Some weeks ago, E reminded me it was Tartan Day on 6 April and suggested I make something Scottish on the day. Tartan Day is for those outside Scotland. E says it is a canny marketing ploy to promote Scottish tourism. Wikipedia says it is a day for the Americans to celebrate their Scottish heritage. I was only too happy to think Scottish in the kitchen to remember some of the good times in Edinburgh.
Then began the discussions about what to cook. Anything deep fried was E’s suggestion. It was rejected on health and safety grounds. I decided to cooked some fine Scottish stodge instead. While living in Edinburgh, I began making a vegetable barley soup quite often. It convinced me that spuds, turnips (swedes or rutabagas to other nations) and barley are the Scots’ grand contribution to home cooking.
I suspect the soup appealed in Scotland because it sticks to your insides and insulates you against the cold. It is a simple repast made from the sort of ingredients that might have been available in Scotland before supermarkets began flying in vegetables from sunnier nations. It is the sort of meal you can imagine to be bubbling away in a large black pot hanging in the fireplace of a crofter’s blackhouse. The wee wifey would ladle dollops into large bowls for workers from the fields. The colder weather here makes me crave such good honest food.
This is one of those recipes that is about sharing what I do rather than giving hard and fast rules. I just throw everything in a big stockpot and simmer it until the barley is cooked and the vegetables softened. The barley thickens and clouds the stew. I particularly love how the potatoes and swedes take on a malty flavour. Because it is a while since I have made it, I put a little more water than it needed so I scooped out some and ended up with a couple of cups of stock in the freezer. I like it to be so thick that a spoon can stand up in it. But I know there are lots of barley soups which aren’t quite so stodgy. It is a personal choice. But this is fine comfort food that reminds E of his mum’s home cooking (although he said his mum's wasn't so grey).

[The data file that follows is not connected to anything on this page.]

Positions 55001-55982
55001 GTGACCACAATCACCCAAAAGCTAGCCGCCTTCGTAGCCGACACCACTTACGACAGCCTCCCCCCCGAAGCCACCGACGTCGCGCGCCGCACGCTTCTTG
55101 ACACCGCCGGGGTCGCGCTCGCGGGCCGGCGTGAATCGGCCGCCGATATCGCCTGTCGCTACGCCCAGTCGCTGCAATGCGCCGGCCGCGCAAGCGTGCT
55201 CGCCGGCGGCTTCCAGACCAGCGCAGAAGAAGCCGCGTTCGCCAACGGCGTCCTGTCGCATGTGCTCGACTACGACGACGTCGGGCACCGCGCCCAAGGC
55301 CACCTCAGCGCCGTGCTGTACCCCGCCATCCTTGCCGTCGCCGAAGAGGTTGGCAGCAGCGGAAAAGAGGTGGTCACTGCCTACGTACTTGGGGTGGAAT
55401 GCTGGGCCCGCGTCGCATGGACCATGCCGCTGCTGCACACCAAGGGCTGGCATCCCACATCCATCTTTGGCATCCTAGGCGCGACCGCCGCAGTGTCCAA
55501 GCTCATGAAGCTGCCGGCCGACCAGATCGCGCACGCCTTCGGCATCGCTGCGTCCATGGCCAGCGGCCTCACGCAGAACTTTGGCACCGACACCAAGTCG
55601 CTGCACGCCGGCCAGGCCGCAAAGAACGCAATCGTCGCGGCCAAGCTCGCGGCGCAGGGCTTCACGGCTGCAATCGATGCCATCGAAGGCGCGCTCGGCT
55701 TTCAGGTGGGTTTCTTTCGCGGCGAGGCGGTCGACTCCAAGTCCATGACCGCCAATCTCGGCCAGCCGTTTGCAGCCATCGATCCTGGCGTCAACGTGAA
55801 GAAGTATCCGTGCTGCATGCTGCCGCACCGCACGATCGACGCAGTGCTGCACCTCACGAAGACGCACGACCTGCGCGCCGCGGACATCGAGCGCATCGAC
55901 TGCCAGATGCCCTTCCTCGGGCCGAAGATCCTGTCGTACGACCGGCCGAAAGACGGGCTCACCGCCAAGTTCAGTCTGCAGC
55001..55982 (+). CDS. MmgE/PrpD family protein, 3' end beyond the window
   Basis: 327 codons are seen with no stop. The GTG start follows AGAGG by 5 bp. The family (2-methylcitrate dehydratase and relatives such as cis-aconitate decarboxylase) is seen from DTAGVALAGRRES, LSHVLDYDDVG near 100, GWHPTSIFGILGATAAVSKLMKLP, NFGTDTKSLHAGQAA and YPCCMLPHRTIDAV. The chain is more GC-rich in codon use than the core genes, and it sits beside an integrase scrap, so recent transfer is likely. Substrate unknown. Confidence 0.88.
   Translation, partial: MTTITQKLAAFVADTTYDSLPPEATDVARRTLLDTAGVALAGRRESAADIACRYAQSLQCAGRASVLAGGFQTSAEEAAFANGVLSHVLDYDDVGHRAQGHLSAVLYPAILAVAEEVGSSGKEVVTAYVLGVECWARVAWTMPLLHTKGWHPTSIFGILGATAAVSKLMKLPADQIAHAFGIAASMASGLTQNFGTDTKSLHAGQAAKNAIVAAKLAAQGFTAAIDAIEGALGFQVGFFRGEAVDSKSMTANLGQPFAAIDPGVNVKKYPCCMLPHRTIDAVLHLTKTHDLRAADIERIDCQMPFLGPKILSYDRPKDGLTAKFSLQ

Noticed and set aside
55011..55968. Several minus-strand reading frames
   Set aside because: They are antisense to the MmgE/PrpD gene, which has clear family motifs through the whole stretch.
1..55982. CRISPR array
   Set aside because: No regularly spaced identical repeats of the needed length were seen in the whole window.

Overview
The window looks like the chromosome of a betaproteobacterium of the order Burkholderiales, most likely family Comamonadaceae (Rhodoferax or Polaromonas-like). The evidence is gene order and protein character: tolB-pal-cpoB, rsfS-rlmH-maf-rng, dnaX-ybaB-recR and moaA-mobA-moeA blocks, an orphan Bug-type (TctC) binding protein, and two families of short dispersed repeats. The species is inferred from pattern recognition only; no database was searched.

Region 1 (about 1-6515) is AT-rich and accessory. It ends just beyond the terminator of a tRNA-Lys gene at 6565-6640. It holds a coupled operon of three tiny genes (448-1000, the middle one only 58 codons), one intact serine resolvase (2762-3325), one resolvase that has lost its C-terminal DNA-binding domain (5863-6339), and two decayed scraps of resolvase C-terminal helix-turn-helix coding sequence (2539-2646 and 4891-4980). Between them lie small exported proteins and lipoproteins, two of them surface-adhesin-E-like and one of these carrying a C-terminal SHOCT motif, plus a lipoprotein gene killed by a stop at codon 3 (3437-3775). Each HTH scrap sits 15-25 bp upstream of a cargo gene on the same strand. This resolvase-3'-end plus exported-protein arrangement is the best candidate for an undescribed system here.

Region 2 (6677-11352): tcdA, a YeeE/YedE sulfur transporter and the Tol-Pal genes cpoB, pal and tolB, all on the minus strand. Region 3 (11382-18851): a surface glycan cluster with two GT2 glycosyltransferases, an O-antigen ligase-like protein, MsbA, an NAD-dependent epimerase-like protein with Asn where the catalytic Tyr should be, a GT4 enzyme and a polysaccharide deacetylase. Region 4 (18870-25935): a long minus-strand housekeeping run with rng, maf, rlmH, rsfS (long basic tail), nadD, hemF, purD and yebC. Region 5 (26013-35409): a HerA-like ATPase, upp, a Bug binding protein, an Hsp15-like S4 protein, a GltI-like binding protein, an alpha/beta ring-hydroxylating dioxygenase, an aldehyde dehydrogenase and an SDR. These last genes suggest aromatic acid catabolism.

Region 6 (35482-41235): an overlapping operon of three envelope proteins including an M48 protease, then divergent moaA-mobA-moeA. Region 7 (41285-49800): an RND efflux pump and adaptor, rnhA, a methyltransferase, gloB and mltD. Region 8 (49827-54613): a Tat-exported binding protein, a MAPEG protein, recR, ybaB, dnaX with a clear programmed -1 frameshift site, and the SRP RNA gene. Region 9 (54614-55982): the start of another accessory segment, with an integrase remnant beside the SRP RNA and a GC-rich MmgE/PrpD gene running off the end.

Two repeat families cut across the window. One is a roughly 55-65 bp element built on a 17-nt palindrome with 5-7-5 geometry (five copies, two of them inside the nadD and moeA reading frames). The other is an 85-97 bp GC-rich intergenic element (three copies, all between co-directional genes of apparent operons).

To further celebrate Tartan Day, I thought I would share some Scottish treats that are full of memories of Edinburgh. These are everyday fare in Scotland but hard – although not impossible – to find in Melbourne.
Walkers Oatcakes. On an early visit to Scotland I went to a performance of a gaelic choir and enjoyed a cuppa tea and some oatcakes with cheese afterwards. In Australia it would be dry biscuits with cheese. I must try and make oatcakes some time but until then, I will make do with Walkers.
Tunnock’s Caramel Wafers. Crisp wafers, chewy caramel and covered in milk chocolate. In my opinion far superior to Tunnock’s Tea Cakes (biscuit and marshmallow covered in chocolate, and not as good as our Chocolate Royals) which E quite fancies and his mum would often buy for him as a treat.
Walkers Shortbread. E is very particular and this is the shortbread of choice in our household. I once worked at an organisation which had shortbread for meetings. When we were hungry we would raid the shortbread cupboard and one raid too many killed off any desire I ever had for shortbread. In Melbourne Walkers shortbread is everywhere at Christmas time but harder to find in between.
Heather Cream. A creamy whisky liqueur in the style of Baileys Irish Cream. We prefer this as it is a little less sweet than Baileys. In Edinburgh we bought it at Royal Mile Whiskies but in Melbourne I was amazed to find it in a little supermarket in Sydney Road.
We finished our Tartan Day meal with Orkney Ginger Broonie and a wee dram of Heather Cream. As E is fond of saying, it’s a lovely drap of watter.
Scottish Vegetable and Barley Soup
1 cup pearl barley
7 cups water (or as required)
1½ onions, peeled and chopped
4 stalks of celery, sliced
2 carrots, sliced
2 parsnips, sliced
2 turnips, peeled and chopped
6 fist sized potatoes, chopped
¼ large green cabbage, chopped
5 large field mushrooms, chopped
4 cloves garlic, peeled and chopped
3 tsp salt (or to taste)
Freshly ground black pepper to serve
Place all ingredients in a large stockpot. Stir the ingredients and check the water tastes salty. If not, add more salt. Bring to the boil (this took me about 15-20 minutes) and then simmer til barley cooked and vegetables soft (this took me about 30-40 minutes). Stir occasionally to check it is not sticking to the bottom of the stockpot. If it gets too thick you may need to add a bit more water. Taste soup to check seasoning. If possible sit overnight before serving. Serve hot with freshly ground pepper.
My Notes: If you don’t have a large stockpot I would recommend halving this recipe as I filled the pot with these amounts. The amounts here can be altered to suit your taste and the availability of vegetables.
Update June 2011 - made this for first time in ages - used a few less veg, a bay leaf, some sage, about 10 cups water so it wasn't so gluggy, fried the veg in a little oil while I chopped them and then simmered the barley with them for about 30-40 minutes - excellent!
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